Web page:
Yes, it’s not easy to always be in an “always hiring mentality,” but in order to build the right team capable of supporting the rapid growth of any startup, hiring is going to be quite possibly the single most critical thing every founder needs to truly nail down – and let’s face it, practice makes perfect!
- Power of the network
I’ve heard it said a lot that “your network is your currency.” I never really understood what that quite meant. This trip and the C100’s 48hrs in the Valley program not only taught me what it actually meant, but went well beyond that and validated it for me.
Having a strong network is like having a strong investment portfolio. It can pay back dividends for life if done right. Successful founders know this. They master it, and in return it can help expedite not only their personal growth, but also the growth of their startups. It is not inconceivable to think that the greater number of people in your network, the greater your opportunity to access the best resources like talent, investors and advisors on your road to a successful outcome.
Not only did Zighra walk away with new insights and a stronger network – we also won the award for ‘Best Technology’ at C100’s ’48Hrs in the Valley’!
Solink simplifies loss prevention by leveraging existing surveillance technologies and combining it with cloud storage, big data search capability and mobility. These processes transform users’ investigative efforts – cutting searching down from hours to minutes.
CEO, Mike Matta, and CFO, Cory Michalyshyn, share their biggest takeaways from their time at 48Hrs in the Valley:
- Before you head down
The C100 gave us the opportunity to head down to the valley, but it was up to us to make the most of it. The most important thing we did was build momentum two to three weeks before arriving, something that many companies forget to do. By reaching out to people we wanted to talk to, we were able to fill our evenings after C100 activities with additional investor meetings. This gave us a big advantage in getting follow-up meetings once we returned to Canada!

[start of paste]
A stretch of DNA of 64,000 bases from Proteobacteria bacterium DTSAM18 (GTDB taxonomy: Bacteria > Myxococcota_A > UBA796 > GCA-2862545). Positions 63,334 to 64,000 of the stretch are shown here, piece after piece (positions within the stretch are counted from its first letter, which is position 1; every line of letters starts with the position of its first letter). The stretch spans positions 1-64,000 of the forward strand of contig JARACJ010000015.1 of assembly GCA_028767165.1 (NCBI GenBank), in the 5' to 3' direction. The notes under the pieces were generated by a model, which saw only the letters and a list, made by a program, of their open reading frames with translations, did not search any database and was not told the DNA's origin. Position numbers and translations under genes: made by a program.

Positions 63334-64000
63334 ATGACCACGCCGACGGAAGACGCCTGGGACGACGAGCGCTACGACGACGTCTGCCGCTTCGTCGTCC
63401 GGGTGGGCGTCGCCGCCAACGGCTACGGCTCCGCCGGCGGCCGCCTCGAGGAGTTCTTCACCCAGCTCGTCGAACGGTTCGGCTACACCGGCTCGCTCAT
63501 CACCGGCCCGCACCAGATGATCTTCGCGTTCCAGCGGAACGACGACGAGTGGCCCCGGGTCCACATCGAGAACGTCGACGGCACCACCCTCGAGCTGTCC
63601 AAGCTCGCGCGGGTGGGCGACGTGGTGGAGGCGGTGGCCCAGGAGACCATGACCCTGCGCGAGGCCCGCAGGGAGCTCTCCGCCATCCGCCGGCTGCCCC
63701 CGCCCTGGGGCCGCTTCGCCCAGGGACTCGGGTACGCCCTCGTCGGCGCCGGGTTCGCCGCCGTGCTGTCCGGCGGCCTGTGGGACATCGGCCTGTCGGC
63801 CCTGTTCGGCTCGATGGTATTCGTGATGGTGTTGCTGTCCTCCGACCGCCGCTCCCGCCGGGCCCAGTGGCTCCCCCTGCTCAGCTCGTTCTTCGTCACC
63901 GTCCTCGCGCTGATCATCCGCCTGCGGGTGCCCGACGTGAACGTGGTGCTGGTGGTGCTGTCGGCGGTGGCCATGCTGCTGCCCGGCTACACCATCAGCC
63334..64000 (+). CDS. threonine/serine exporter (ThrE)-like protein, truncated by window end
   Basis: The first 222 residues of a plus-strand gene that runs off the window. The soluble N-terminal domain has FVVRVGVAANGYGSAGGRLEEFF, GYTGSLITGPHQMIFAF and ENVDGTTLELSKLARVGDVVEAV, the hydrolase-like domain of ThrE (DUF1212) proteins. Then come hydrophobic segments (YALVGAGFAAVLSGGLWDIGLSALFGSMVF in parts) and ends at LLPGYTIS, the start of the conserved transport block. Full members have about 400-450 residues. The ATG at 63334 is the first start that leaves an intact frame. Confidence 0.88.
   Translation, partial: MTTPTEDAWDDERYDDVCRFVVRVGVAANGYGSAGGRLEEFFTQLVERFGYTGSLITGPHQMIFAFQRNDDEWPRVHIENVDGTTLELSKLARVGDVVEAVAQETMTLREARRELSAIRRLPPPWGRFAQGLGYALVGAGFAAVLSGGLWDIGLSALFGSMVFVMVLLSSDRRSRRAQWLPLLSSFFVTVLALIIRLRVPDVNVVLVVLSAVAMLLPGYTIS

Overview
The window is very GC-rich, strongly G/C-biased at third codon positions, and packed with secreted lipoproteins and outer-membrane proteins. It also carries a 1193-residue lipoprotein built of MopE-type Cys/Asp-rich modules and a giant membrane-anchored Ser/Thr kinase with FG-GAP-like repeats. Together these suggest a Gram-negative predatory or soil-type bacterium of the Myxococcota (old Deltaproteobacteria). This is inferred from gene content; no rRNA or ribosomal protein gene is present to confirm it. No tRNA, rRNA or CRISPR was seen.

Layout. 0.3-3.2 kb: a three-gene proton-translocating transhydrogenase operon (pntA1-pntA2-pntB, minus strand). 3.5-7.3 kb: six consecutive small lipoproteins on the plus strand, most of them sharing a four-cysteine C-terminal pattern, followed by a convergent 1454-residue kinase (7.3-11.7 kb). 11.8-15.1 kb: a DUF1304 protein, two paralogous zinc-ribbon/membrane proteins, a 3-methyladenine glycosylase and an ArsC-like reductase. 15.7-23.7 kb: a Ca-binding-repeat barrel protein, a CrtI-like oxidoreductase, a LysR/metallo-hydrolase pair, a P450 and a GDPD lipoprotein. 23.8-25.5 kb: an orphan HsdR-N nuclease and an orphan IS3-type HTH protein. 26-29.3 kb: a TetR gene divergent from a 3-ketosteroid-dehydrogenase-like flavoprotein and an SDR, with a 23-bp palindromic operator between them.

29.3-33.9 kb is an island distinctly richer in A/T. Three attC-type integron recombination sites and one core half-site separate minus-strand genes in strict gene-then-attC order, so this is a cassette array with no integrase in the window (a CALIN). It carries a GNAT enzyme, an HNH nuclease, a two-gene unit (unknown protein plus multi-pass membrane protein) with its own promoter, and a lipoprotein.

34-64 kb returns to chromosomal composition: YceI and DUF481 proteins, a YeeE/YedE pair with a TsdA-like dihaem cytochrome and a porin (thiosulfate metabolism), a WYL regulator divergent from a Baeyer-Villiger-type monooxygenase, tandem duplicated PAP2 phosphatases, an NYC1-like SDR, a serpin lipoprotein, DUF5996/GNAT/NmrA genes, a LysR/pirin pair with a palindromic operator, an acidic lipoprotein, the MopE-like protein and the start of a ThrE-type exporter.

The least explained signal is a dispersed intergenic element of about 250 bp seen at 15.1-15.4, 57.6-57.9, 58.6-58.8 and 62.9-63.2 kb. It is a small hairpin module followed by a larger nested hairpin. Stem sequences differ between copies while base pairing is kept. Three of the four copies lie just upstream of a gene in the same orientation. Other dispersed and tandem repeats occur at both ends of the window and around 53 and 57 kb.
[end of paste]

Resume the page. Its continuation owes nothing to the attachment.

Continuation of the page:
- The perfect pitch
There are countless online guides on how to build and deliver a killer pitch. While some of them might tell you what the optimal number of slides is, what really makes a great pitch is that you focus on building a relationship with the person sitting across the table and that you answer these 3 questions:
- Why is this idea big?
- Why is this the right time to go after it?
- Why are you and your team the right people to do it?
3. Canadian thinking
Many of the talks and breakout sessions focused on what it’s like to be a Canadian in the valley and how to adjust our mentality to fit the US investor market. The overarching message? Think BIGGER. Compared to our American neighbours, Canadian companies tend to set conservative goals. It’s a startup stereotype for a reason.
They’re not looking for companies building a better app; they’re looking for companies that want to change the way an entire industry thinks. So if you’re currently at place A in your business, don’t tell investors how you plan to get to B and C. Focus on what your Z destination is and work backwards on how you’re going to get there.
C100’s next 48Hrs in the Valley is scheduled to take place July 20 – 21st, 2017 – will you apply?!